Bacon is a beloved breakfast staple for many Australians, but have you ever wondered if it’s safe to eat raw?
While bacon may spoil less easily than other raw meats due to its additives, such as salt and nitrites, eating it uncooked can still pose a risk to your health.
In this article, we’ll explore the dangers of consuming raw bacon and provide some tips on how to tell if your bacon has gone bad.
So, before you take a bite of that tempting slice of uncooked bacon, read on to learn more about the potential risks involved.
Can You Eat Raw Bacon Australia?
The short answer is no, it’s not safe to eat raw bacon in Australia. Eating uncooked bacon can expose you to bacteria and parasites, which can cause bacterial infections or parasitic infections like trichinellosis.
Bacon spoils less easily than other raw meats due to its additives, such as salt and nitrites. While salt prevents the growth of certain bacteria, nitrites fight against botulism. However, these additives do not make raw bacon safe to eat.
Cooking bacon to 145 degrees Fahrenheit normally kills bacteria and parasites. Since it’s hard to check the temperature of a thin meat such as bacon, cooking it crisp ensures that it’s been heated enough.
The Dangers Of Eating Raw Bacon
Eating raw bacon can increase your risk of foodborne illnesses, such as toxoplasmosis, trichinosis, and tapeworms. Raw bacon may contain harmful bacteria, including listeria and salmonella, which can cause fever, muscle aches, diarrhea, and vomiting. In pregnant women, listeriosis can cause miscarriage, stillbirth, premature birth, and serious illness or death in the newborn baby. Salmonellosis is a foodborne illness that can cause fever, abdominal cramps, and diarrhea. It can also lead to dehydration. Illness caused by either listeria or salmonella can be severe or even fatal.
Raw bacon may also contain parasites like tapeworms, which live in the intestines and can cause abdominal pain, weight loss, and intestinal blockages. Toxoplasmosis is another parasitic infection caused by a parasite that is usually harmless but can be dangerous to those with compromised immune systems. Trichinosis is a disease caused by parasitic roundworms and causes diarrhea, vomiting, weakness, and eye swelling.
It’s important to note that cooking bacon kills these parasites and reduces the risk of food poisoning. Pregnant women, young children, the elderly, and people with weakened immune systems are especially susceptible to food poisoning from raw bacon. To avoid these dangers, be sure to cook bacon thoroughly until it is crisp. If you are unsure if your bacon is cooked enough, err on the side of caution and cook it a bit longer. Better safe than sorry!
Why Bacon Is Not Safe To Eat Raw
There are a few reasons why bacon is not safe to eat raw. First, raw bacon may contain harmful bacteria, including listeria and salmonella. These bacteria can cause foodborne illness and lead to severe symptoms such as fever, diarrhea, and vomiting. In pregnant women, listeria can even cause miscarriage, stillbirth, premature birth, and serious illness or death in the newborn baby.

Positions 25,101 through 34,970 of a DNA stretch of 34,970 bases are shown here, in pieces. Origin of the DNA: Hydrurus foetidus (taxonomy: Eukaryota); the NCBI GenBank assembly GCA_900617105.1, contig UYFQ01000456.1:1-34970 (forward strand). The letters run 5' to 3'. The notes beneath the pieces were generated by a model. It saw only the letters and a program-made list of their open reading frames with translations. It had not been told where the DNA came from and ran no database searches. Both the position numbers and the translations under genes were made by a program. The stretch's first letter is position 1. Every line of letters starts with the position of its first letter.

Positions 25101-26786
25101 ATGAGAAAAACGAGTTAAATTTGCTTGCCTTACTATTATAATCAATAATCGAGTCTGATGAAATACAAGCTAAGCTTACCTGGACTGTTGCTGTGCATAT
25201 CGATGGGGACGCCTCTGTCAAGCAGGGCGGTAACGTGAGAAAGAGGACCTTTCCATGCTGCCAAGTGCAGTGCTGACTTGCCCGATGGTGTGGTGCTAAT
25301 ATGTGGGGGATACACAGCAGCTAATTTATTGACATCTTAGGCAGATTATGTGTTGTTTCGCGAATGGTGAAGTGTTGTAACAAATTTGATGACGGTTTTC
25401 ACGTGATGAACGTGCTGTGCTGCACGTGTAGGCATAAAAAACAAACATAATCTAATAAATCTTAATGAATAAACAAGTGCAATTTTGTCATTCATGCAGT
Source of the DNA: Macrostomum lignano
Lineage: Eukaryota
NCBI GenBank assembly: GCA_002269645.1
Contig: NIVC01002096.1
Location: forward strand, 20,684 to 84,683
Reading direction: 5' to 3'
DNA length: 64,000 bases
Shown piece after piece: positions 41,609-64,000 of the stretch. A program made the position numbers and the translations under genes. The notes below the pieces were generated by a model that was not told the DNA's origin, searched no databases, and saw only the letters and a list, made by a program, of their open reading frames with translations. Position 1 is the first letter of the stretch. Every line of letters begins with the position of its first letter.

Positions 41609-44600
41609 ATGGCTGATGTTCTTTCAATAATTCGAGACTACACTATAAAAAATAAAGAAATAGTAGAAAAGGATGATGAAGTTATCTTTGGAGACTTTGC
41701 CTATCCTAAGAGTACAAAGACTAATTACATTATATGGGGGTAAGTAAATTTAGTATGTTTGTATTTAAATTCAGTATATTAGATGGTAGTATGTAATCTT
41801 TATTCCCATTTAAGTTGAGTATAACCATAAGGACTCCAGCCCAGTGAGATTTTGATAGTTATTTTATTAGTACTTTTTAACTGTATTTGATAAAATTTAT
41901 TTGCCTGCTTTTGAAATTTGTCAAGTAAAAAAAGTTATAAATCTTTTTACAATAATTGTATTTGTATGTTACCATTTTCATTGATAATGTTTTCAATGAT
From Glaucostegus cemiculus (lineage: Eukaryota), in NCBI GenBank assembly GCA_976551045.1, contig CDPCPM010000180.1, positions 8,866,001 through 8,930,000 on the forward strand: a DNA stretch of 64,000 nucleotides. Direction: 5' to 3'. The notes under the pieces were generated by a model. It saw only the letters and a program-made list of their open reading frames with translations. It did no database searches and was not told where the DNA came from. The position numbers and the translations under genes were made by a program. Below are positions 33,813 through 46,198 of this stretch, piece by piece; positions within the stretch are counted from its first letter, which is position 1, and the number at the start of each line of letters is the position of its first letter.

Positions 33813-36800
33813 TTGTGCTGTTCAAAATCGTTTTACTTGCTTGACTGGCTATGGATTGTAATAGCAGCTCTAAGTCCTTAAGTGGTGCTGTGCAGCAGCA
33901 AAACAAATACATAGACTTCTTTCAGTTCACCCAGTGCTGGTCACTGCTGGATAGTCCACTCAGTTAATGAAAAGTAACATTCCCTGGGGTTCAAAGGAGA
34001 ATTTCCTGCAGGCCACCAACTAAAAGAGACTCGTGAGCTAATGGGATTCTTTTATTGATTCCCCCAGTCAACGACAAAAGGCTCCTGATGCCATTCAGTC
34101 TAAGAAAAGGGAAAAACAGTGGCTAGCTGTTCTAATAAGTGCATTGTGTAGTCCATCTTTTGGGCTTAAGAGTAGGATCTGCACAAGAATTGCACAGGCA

Second, uncooked bacon may also contain parasites that can cause trichinellosis, also called trichinosis. This parasitic infection can lead to gastrointestinal symptoms like diarrhea and vomiting, as well as muscle pain and weakness.
While cured bacon is safe to eat after cooking, it is important to note that the salt and nitrites in bacon only make it less perishable than other forms of raw meat. Raw bacon still needs to be cooked properly to kill any harmful bacteria or parasites that may be present.
Therefore, it is not recommended to eat raw bacon in Australia or anywhere else. To ensure food safety, always cook bacon thoroughly before consuming it.
How Raw Bacon Can Cause Illnesses
Consuming raw or undercooked bacon can increase your risk of food poisoning and other illnesses. Raw bacon may contain harmful bacteria like Salmonella, Staphylococcus aureus, Campylobacter, Yersinia enterocolitica, and Listeria monocytogenes. These bacteria can cause severe gastrointestinal symptoms like nausea, vomiting, diarrhea, and abdominal cramps.
In addition to harmful bacteria, raw bacon may also contain parasites such as tapeworms, Toxoplasmosis gondii, and Trichinella. These parasites can cause serious illnesses like abdominal pain, weight loss, blockages in the intestines, diarrhea, weakness, and even death in extreme cases.
Trichinellosis or trichinosis is a parasitic infection caused by eating raw or undercooked meats, particularly pork products infested with the larvae of a type of roundworm called Trichinella. This disease can cause gastrointestinal symptoms like diarrhea, vomiting, weakness, and eye swelling. Anyone can get trichinosis, regardless of age or health status.
It’s essential to take precautions when handling and cooking raw meat like bacon to avoid getting sick from harmful bacteria or parasites. Always wash your hands thoroughly after handling raw meat and poultry and cook the meat properly to kill any bacteria or parasites. Avoid eating raw or undercooked bacon, and make sure to reheat it until it’s steaming hot all the way through.